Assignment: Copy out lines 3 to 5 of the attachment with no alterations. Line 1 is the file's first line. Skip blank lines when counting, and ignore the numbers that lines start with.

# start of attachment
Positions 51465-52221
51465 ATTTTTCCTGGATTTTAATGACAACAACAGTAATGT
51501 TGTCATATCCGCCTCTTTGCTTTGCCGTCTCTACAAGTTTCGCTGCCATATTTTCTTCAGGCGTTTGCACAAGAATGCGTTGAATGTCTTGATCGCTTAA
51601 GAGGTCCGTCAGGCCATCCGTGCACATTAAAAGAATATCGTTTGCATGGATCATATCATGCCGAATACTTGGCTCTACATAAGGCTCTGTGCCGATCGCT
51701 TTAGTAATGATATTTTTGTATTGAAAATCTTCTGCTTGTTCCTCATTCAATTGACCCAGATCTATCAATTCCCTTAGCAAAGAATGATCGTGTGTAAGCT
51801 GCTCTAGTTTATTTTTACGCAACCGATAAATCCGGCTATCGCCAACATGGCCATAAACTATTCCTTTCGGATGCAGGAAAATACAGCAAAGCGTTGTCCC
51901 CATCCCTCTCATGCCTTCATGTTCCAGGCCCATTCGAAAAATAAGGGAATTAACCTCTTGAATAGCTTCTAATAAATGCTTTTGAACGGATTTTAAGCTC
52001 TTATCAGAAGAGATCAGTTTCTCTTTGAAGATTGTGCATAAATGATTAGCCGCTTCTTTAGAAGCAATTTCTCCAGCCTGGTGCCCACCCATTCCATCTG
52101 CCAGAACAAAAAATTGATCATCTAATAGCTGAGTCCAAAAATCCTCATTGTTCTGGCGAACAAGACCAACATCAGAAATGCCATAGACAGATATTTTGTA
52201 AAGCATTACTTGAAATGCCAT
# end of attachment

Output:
51501 TGTCATATCCGCCTCTTTGCTTTGCCGTCTCTACAAGTTTCGCTGCCATATTTTCTTCAGGCGTTTGCACAAGAATGCGTTGAATGTCTTGATCGCTTAA
51601 GAGGTCCGTCAGGCCATCCGTGCACATTAAAAGAATATCGTTTGCATGGATCATATCATGCCGAATACTTGGCTCTACATAAGGCTCTGTGCCGATCGCT
51701 TTAGTAATGATATTTTTGTATTGAAAATCTTCTGCTTGTTCCTCATTCAATTGACCCAGATCTATCAATTCCCTTAGCAAAGAATGATCGTGTGTAAGCT